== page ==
A new Planning and Construction Act (the „Act“) came into force in the Republic of Serbia in September of 2009. There was no doubt as to the need for the enactment of a new law governing the fields of planning, construction and rights over development land, particularly from the point of view of attracting foreign direct investments. The previous law was not applicable to many situations that certain investors could find themselves in. The legal limitations did not pertain to prohibitions, but rather to the lack of provisions that would be applicable to certain situations and facilitate each stage of construction, from planning to completion of the investment project. The new legal solutions are an attempt, in the midst of the global economic crisis, at increasing the competitiveness of Serbia in the field of attracting foreign investments and creating a more favorable legal climate for investors in the future.
Thus the Act facilitated and hastened the procedure of rendering plan documents* (Art. 46-Art. 53 of the Act) and issuing building permits (Art. 134- Art. 140 of the Act). On the other hand, the Act did not fully regulate rights over land (Art. čl.96-Art.109 of the Act) which will cause the main problem in the future application of the Act.
At the time of enactment of the Act, development land in the Republic of Serbia is, for the most part, state-owned. Apart from the state’s right of ownership over the land, there is also right of use thereto. Such right of use was being awarded by the competent authorities of the Republic of Serbia to socially-owned companies for the purpose of construction. This right of use rights could not be transferred, and certain investors used privatization procedures and by purchasing the capital of socially-owned companies acquired control over those privatization subjects with awarded right of use over land and being the (sole) potential investor in a specific location. In the period prior to enactment of the Act the Serbian public saw frequent media attacks on the government and investors that used privatization of socially-owned companies to acquire land on attractive locations; hence the need to resolve this problem. These factors that contributed to the lack of functionality and the deficiencies of the previous law influenced the legislator to enact a new law, with provisions that strive to resolve most of the uncertainties in the field of planning, construction and rights over development land. Immediately upon coming into force, the new Act caused various reactions, but the general impression is that the future application of the new Act will depend on the by-laws the enactment of which the Act itself provides for.
Today, six months after the application of the Act began, a small number of by-laws have been enacted, but their content indicates that there is no clear vision regarding the manner of application of the new Act. The number of issued building permits has in practice decreased as compared to the period prior to enactment of the Act, and this is a direct consequence of the fact that the Act and the newly enacted by-laws are not yet comprehensive and leave a number of open issues in the domain of their application.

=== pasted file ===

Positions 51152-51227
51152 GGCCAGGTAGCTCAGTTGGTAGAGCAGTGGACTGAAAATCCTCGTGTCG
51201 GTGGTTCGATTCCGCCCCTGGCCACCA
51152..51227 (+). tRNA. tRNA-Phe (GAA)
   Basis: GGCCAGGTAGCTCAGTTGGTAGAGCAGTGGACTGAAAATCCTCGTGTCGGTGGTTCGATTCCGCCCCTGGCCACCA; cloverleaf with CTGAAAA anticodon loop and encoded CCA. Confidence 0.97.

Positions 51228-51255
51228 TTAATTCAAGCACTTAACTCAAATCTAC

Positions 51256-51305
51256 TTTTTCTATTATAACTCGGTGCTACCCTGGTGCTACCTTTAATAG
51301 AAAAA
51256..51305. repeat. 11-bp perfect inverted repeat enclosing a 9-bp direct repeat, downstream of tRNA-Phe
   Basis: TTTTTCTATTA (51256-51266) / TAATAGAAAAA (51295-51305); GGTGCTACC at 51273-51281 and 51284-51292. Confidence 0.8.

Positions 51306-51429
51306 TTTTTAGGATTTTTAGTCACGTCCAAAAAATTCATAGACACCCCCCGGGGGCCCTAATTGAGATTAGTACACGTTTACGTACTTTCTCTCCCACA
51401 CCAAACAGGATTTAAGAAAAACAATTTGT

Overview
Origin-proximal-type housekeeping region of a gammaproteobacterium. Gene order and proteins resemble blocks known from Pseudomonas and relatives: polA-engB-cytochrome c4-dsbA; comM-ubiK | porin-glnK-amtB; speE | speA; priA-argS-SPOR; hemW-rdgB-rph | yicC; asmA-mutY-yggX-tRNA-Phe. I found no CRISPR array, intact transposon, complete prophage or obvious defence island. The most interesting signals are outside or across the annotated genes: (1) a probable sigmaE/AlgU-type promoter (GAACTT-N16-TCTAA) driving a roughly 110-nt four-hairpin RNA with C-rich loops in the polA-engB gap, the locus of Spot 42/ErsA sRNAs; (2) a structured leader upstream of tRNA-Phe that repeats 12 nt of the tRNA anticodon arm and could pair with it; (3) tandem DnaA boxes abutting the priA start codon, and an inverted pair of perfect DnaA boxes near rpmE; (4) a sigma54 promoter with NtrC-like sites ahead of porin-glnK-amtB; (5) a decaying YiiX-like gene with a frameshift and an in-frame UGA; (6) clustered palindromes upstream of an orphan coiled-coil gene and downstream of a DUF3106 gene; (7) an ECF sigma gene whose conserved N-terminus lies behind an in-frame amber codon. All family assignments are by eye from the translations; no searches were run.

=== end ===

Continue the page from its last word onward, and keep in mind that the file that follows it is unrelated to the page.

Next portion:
The greatest challenge in the application of the Act is the future application of provisions relating to the conversion of right of use into right of ownership. Namely, the Act provides for the possibility that entities registered as holders of right of use over state-owned land shall, after a conversion procedure, become owners of the said land (Art. 100-Art.108 of the Act). Since according to the provisions of the new Act a building permit can only be obtained by the entity registered as owner (or lessee) of the land on which the building is to be constructed (Art. 135 of the Act), it is clear that the conversion of the right of use into right of ownership is a prerequisite for submitting an application for obtaining a building permit, i.e. for obtaining the right to build.
As has already been mentioned, development land is for the most part owned by the Republic of Serbia, while users of development land can be various entities, among which are those that are or used to be socially-owned companies. The Republic of Serbia became owner of the land through nationalization that was conducted immediately after WWII during the period of socialism (Law on Nationalization of Rental Buildings and Development Land, Official Gazette of FNRY 52/58). The state subsequently awarded such nationalized land to socially-owned companies to use, for the purpose of development and conducting business activities. Thereby granted right of use could not be transferred and this fact was always the main obstacle for further development, due to the fact that the users that were unable to build were not entitled to sell the right of use to the land to an entity interested in development. Interested investors resolved this problem in various manners. Most frequently this was achieved through a privatization procedure (Privatization Act, Official Gazette of RS No 38/2001, 18/2003 and 45/2005), i.e. through the purchase of socially-owned capital in a socially-owned company that holds right of use over the land in the desired location. In this manner the investor would become the controlling shareholder in the company holding the right of use over the development land, thus being able to develop the location over which the controlled company was registered as user.